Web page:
How do I de-cat a room?
July 18, 2006 5:59 PM   Subscribe

My cat-allergic friend wants to stay with me for a couple of days. How can I make his stay more comfortable?

I have a friend staying with me for about 3-4 days in a few weeks. My roommate has a cat. My friend is allergic to cats and it triggers his asthma. He can't get a hotel room and he has no one else to stay with, so I offered him my couch.

How can I make his stay more comfortable by de-catting the room he'll be staying in?

We have hardwood floors and I can keep the cat to the back portion of the room so that my friend won't need to even look at the cat. I can vacuum the couch and put a sheet on it. What else would be a good idea?
posted by nakedsushi to Pets & Animals (21 answers total) 2 users marked this as a favorite
Dust thoroughly and brush any cat fur/dander off the couch. Vacuum the couch, clean the floors, and keep the cat out of the room. If he's not terribly allergic, that will work. If he is very allergic, then he'll need some sort of antihistimine and it might be an unpleasant trip.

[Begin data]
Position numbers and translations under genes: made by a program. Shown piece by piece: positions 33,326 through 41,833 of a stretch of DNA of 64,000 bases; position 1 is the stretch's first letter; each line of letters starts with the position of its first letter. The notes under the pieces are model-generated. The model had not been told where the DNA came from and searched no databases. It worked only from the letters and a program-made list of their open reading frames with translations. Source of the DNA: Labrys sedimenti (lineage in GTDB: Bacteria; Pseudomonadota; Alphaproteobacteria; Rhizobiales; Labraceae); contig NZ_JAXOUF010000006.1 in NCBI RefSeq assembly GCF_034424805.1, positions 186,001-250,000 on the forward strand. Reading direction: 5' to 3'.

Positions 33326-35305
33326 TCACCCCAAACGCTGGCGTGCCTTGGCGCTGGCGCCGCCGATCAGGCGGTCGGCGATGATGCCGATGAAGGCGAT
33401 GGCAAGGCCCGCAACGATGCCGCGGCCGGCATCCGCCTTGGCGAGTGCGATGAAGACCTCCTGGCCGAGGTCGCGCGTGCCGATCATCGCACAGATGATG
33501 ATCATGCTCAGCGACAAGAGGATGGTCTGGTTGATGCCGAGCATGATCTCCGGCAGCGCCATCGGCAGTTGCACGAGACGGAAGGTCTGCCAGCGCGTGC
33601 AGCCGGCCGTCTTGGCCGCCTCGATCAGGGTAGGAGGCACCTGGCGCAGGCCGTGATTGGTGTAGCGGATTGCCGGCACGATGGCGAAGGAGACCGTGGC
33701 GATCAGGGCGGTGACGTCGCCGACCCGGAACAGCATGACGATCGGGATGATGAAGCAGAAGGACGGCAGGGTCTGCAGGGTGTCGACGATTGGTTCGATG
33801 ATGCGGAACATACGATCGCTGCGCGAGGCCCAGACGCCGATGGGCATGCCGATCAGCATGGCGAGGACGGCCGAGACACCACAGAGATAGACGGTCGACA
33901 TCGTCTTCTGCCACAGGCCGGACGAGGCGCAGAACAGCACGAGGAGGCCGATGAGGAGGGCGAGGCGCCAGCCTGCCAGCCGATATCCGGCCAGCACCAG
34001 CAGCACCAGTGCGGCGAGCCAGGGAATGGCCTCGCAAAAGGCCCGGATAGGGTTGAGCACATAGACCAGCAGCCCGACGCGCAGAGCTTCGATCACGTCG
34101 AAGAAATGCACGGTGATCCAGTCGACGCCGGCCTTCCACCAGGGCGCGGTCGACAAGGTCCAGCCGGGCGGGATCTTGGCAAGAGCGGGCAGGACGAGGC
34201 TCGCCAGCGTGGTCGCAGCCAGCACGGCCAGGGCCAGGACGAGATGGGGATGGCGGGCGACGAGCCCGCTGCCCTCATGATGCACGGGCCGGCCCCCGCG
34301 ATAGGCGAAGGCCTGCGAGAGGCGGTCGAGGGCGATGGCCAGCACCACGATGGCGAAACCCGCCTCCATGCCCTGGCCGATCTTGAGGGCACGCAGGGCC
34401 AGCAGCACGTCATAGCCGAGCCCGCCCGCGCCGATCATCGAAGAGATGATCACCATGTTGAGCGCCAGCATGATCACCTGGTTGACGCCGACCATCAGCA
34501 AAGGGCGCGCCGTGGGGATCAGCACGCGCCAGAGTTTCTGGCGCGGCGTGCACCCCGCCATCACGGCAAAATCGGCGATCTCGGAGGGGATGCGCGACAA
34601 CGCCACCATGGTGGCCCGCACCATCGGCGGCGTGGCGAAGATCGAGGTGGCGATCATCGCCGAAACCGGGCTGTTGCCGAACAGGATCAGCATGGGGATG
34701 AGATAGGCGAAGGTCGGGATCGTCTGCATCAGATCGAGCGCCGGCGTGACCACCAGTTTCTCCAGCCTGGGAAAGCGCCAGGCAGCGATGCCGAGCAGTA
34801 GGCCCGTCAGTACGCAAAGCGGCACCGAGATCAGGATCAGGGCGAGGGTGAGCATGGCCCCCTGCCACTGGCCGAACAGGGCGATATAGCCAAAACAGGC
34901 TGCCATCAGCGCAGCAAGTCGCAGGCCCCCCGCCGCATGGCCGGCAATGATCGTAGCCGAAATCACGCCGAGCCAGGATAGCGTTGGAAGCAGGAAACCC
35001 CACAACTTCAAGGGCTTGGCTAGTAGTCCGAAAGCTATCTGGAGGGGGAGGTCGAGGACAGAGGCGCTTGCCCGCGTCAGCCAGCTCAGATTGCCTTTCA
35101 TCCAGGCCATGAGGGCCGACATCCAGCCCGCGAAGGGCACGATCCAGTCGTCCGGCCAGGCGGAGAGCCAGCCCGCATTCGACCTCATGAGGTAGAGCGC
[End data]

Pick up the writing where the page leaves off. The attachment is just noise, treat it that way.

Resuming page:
If it triggers asthma, remind him to bring whatever supplies he might need.
posted by JMOZ at 6:07 PM on July 18, 2006

Might want to give the cat a bath and brush it real well in the next couple weeks. I've heard most people's cat allergies are due to dander/dead skin, so anything you could do to minimize it and its spread throughout the apartment/house leading up to the visit might help a little bit.
posted by Sloben at 6:08 PM on July 18, 2006

Stock up on Benadryl, Claritin or your friend's antihistamine of choice. That's about it.
posted by Faint of Butt at 6:16 PM on July 18, 2006

Zyrtec has been a miracle for me in this regard.
posted by rbs at 6:30 PM on July 18, 2006

Your friend should start taking a daily antihistamine like Claritin a few days before the visit.
Also have some antihistamines for acute allergy attacks.

I should warn you about cleaning up before the really kicks a lot of stuff up in the air, so do that kind on cleaning a few days in advance. I would hang out at my friends house the night after they cleaned during the day and would get asthma attacks (my big allergy is dustmites)

Also any thing you can launder with hot water and allergen killing detergent would help.
I think feebreeze makes a fabric spray that kills allergens.